A dramatic new rooftop bar offering theatrical, experimental cocktails is to open in June at the DoubleTree by Hilton Hotel London at Tower of London.
Replacing the former SkyLounge bar, Savage Garden is described as a “decadent and twisted” all-day bar and cocktail lounge, with two outside terraces providing views of London from its 12th-storey location. It is pictured as computer-generated images.
It is being created with hospitality specialists Grapes Design and Gorgeous Group, with the drinks list being put together under bars manager and head of mixology Andre Cavalheiro. The ambitious, theatrical cocktails will have names like Wild Poison and Devil’s Advocate.
Andre was previously at Caprice Holdings’ restaurant Daphne’s, The Ritz and The Mandeville Hotel’s DeVigne bar, all in London, as well as a brand ambassador for Metaxa.
Executive chef Damien Chorley has created a menu that focuses on small plates and “savage feasting” with lunch and dinner dishes given dark and unexpected twists in terms of flavour, presentation and tableware.
The interior will be “brutal yet sultry, urban yet opulent with reflective, scored and savaged surfaces contrasting with plush velvet finishes and marbleised floors. Stone, metal, wood and glass reflect London’s urban landscape whilst colour assaults the senses with soft lavenders and rose pinks set off by burnt oranges. Screens, simulating light and shade, and bespoke artwork further underline the uncontrolled nature of Savage Garden.”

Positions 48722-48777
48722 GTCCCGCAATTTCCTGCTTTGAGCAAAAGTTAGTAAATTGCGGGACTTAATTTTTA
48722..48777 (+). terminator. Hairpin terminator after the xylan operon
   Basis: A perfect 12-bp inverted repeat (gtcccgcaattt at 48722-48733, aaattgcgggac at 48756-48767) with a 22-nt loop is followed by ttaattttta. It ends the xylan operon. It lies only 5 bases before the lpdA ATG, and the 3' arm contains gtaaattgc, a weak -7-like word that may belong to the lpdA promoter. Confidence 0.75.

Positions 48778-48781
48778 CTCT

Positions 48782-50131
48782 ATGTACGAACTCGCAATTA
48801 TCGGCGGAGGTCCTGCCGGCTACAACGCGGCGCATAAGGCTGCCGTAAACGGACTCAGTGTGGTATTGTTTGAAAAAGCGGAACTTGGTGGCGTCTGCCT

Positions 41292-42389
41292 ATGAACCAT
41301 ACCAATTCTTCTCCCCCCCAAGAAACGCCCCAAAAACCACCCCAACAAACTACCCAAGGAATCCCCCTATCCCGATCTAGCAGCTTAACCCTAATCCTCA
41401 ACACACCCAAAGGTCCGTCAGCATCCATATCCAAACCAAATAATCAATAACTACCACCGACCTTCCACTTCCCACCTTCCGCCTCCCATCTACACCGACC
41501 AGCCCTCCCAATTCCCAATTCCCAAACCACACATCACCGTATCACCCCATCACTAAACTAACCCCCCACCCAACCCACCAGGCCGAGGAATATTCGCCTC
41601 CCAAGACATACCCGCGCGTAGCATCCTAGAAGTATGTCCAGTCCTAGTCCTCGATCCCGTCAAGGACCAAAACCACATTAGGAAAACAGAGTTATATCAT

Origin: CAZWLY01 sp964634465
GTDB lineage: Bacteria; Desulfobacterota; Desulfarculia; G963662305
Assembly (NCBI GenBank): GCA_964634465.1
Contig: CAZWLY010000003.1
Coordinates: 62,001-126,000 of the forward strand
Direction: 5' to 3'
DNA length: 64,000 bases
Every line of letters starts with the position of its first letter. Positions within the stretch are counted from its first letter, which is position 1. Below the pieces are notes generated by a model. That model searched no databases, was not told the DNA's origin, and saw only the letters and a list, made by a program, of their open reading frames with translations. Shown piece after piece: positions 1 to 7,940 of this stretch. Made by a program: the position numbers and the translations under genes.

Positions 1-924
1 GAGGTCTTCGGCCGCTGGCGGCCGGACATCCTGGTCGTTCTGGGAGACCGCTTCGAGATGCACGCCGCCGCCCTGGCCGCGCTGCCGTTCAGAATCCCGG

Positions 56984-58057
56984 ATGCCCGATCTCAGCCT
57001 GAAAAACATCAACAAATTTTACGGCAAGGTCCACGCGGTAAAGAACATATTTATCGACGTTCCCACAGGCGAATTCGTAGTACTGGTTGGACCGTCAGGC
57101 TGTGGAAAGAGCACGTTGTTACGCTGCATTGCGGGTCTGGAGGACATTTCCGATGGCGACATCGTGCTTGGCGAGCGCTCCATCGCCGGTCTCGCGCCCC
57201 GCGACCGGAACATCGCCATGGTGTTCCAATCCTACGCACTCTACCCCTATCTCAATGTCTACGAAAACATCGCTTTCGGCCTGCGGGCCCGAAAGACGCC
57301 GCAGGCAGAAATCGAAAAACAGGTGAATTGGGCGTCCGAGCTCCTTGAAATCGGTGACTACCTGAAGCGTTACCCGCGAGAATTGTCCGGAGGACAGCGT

Outside, a large all-weather north-facing terrace will be open for meals and cocktails as well as for private hire, with a retractable roof to make it an all-weather destination. There will also be a second south-facing “gin terrace”.
It will host a roster of DJs and musicians and also feature a “unique” private room where guests will be invited to take their “savagery to the dark side”.
The bar’s name is inspired Anne Rice’s 1985 novel The Vampire Lestat, part of her Vampire Chronicles, where the vampires’ world of godless beauty is described as a “savage garden”.